Still not convinced? Ask a salesperson why they lost a deal when they should have won it. You’ll probably hear “they had an existing relationship” (trust) or “they have used the solution/service in the past” (security). These are emotional decision drivers also not capturing or seen in CRM tools.
Get at the cause to find the cure
There is a buyer’s journey that is hidden. Our sales and marketing tools are not built to capture, track or provide us with insights into what to do about these ‘soft’ factors that impact deals. And it may be more important than anything we are tracking or measuring today. It’s time, like the doctor I encountered all those years ago, to ask the question of why we aren’t fixing the problem.
In 2005, a couple of Australian researchers named Barry Marshall and Robin Warren were awarded the Nobel Prize in Medicine for their work on linking the bacteria Helicobacter Pylori to the formation of gastric ulcers. They won this coveted prize after spending decades trying to convince the world of their discovery, even coming to a point where Marshall ingested H. Pylori to prove the causation to ulcers (it worked, he developed an ulcer three days later).
Marshall’s research was hugely disruptive and would eventually lead to the demise of a multi-billion-dollar therapeutic class of drugs. Their joint research in the late 80s was discredited for years, until the first drug of its type (the one I promoted) came off patent. Suddenly, gastric ulcers could be cured by prescribing a common antibiotic (which, ironically, was also manufactured by the same company).
Millions of dollars have been invested into martech tools, yet our sales and marketing performance have not improved. This industry is thriving by treating poor performance as a chronic disease – developing tools to keep the focus on extending reach and increasing scale, not on improving conversion rate or return on effort and investment.
Just as Marshall and Warren used postmortem research and forensic medicine to link the cause and effect of H. Pylori on the body, we are doing the same with breaking down deals closed, both won and lost. We are starting to get at the ‘cause’ – and to find a cure.
What we’re finding doesn’t necessarily match with the conventional wisdom of the day. Intent data may not actually show any real intent. Lead nurturing programs may be set up to nurture prospects that will never become leads. Campaigns may be targeting ‘buyers’ who are actually the exact opposite, a personality type that is more likely to kill a deal than help to close it.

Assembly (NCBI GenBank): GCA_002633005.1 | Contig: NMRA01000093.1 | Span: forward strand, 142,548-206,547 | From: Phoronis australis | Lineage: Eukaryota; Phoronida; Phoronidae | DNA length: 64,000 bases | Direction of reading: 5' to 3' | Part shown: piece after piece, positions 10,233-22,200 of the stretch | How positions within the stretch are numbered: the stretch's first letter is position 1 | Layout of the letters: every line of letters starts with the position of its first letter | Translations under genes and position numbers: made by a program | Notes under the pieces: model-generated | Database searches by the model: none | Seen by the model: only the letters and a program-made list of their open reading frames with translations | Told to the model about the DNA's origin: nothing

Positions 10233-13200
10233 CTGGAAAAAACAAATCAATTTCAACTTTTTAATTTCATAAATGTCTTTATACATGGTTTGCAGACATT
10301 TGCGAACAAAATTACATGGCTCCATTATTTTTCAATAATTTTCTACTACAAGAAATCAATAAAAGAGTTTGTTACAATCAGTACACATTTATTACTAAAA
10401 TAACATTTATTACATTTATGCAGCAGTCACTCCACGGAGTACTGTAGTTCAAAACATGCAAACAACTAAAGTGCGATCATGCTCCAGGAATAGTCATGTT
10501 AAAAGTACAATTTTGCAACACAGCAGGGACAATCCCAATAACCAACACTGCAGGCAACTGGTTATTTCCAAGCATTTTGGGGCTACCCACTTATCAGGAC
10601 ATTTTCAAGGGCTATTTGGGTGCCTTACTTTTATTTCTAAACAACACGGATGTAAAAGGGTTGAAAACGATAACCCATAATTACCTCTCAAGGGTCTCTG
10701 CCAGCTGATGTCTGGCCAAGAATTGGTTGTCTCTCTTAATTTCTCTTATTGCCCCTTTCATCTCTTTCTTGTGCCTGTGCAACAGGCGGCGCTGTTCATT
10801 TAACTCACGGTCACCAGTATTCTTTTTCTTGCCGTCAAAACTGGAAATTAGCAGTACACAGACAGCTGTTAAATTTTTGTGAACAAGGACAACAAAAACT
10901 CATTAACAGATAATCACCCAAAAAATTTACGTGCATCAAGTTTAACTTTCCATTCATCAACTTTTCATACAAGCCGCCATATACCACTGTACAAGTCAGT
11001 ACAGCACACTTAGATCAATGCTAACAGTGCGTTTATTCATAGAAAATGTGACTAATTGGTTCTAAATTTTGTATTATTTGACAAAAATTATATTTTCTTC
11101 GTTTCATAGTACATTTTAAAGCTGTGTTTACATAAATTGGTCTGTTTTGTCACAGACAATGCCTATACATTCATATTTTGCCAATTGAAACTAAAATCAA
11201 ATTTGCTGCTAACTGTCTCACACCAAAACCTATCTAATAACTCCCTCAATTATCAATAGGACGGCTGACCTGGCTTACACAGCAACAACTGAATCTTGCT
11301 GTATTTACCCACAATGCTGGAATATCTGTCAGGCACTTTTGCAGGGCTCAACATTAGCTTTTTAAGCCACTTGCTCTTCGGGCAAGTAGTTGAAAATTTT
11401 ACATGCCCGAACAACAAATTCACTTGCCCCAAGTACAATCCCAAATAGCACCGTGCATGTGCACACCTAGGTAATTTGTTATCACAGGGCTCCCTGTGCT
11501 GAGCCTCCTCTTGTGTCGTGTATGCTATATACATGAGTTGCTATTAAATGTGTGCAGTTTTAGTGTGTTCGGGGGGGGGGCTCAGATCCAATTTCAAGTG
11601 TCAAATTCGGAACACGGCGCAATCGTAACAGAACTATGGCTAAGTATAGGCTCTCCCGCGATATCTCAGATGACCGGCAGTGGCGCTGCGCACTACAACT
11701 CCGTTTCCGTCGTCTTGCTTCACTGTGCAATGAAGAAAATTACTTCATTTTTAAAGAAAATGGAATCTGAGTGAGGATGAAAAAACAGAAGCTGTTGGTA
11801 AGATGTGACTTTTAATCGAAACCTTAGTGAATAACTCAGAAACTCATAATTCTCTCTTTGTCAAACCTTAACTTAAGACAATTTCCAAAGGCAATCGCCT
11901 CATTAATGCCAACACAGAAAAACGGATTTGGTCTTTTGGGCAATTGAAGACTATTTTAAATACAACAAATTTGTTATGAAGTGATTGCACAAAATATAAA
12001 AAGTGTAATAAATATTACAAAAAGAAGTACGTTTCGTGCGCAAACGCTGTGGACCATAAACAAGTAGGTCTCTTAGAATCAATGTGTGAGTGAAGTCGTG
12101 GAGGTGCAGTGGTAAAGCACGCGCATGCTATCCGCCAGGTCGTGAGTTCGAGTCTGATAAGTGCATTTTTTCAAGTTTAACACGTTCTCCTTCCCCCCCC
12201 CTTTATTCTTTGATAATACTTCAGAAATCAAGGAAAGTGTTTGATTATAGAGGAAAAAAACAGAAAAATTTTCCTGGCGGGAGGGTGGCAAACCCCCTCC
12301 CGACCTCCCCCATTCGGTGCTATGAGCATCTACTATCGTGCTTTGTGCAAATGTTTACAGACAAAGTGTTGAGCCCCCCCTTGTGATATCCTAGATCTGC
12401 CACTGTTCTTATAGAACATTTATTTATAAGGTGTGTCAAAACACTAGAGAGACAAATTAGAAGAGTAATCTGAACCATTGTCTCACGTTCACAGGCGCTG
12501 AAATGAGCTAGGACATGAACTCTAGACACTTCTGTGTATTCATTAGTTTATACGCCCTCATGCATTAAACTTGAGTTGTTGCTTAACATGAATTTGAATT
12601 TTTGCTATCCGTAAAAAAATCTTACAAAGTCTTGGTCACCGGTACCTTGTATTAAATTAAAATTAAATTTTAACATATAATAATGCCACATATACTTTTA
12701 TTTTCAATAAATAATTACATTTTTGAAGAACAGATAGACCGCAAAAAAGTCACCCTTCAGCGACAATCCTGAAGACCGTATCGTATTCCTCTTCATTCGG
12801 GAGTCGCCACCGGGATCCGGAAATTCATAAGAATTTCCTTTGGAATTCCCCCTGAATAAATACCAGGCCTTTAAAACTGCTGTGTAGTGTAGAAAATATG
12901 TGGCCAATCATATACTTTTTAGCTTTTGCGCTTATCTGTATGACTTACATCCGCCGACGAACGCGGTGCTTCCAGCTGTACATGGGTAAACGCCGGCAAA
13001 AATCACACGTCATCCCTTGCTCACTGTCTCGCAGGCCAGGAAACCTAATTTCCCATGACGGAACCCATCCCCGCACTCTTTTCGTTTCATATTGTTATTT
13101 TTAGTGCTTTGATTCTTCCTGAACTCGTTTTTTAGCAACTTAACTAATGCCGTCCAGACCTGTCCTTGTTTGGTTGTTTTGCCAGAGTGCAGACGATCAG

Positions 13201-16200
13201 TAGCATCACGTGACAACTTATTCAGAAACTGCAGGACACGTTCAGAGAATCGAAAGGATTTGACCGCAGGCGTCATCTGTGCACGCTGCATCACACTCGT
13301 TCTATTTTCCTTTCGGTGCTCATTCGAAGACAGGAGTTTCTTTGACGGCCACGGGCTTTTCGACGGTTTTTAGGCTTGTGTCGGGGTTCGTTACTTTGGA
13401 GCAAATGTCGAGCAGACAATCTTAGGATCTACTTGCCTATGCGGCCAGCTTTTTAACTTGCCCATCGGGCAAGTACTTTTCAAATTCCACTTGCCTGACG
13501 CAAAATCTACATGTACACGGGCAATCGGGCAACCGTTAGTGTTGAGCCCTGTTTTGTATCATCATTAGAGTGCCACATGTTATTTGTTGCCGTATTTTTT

It’s called personality-based marketing, and it has the promise to cure our ills… but please don’t make me ingest a lead to prove it.
10x YOUR SALES PRODUCTIVITY by Understanding The Dynamics Of B2B Buying Groups
The on demand version of the xiQ, Inc. webcast with Usman Sheikh and Scott Gillum is now available here.
*Warning: this video contains graphic examples of how we’re measuring the wrong things.
As previously published on 7/7/21 in The Drum
by Scott Gillum
Estimated read time: 5 Minutes
Selling something to someone is risky…for them, not you, especially if this is a first time purchase. You’re asking a buyer to take a risk making a decision with the organization’s money, on a vendor or solution they don’t know, with only the promise of a reward to come.
The first part of the buyer’s journey involves three things – collecting information (about vendors, solutions, etc.), defining/understanding the need/problem, and trying to mediate risk (see the first two).
The point; where there is risk, there is an emotional buyer. The rational driver of the decision making process takes a backseat to the emotional side of the brain. And now for the problem, the way we qualify and measure the quality of a lead or buyer is almost completely rationally driven.
Let’s take BANT (Budget, Authority, Need and Timing) as an example. Do they own or have access to a budget? Rational. Are they the decision maker? Rational. Do we understand their needs? Check, rational. Do we know the decision making timeframe or when the budget might be available? Check, and check.
Maybe it’s unfair to use BANT, so let’s try using Strategic Selling as a framework. Are they the economic buyer? Rational. Are they the technical buyer? Rational. Insert your own process or steps from marketing automation, ABM program, CRM platform, etc…, and you’ll come to the same conclusion.
The point is, our performance is poor and does not improve because we are not capturing half or more of the key elements of the purchasing process. We track an action or activity without understanding the reason behind it.
Downloading a white paper, attending a webinar, or requesting information may or may not indicate intent. Without understanding the reasons behind those actions, we can only use metrics based on similar actions from the past and that is why our performance is so poor. It’s also the reason why it is so difficult to improve performance.
Our metrics too often reflect rearview mirror actions, recording what happened in the past without insight into what will happen in the future. AI will begin to fill in that blank but it will be informed only by looking at what actions happened in the past as well.
We have no metrics for tracking the emotional involvement of the buyers involved in the purchase decision. And the most important of all of them is motivation.
Plenty of organizations and decision makers have needs. The question is, are they motivated to solve them. Most importantly, are they motivated to advocate for your brand or solution? The more you understand the differences in buyers’ personal preferences and motivations the more you’ll understand that the way we measure our sales and marketing activities, and performance, is incomplete.
For example, some buyers are motivated by bringing new ideas into the organization but will not advance the buying process. Others will champion ideas and drive them forward, but only if it benefits them. These behaviors ebb and flow within the corporate culture. A culture that also has its own motivations and behaviors, impacting how buyers behave within it.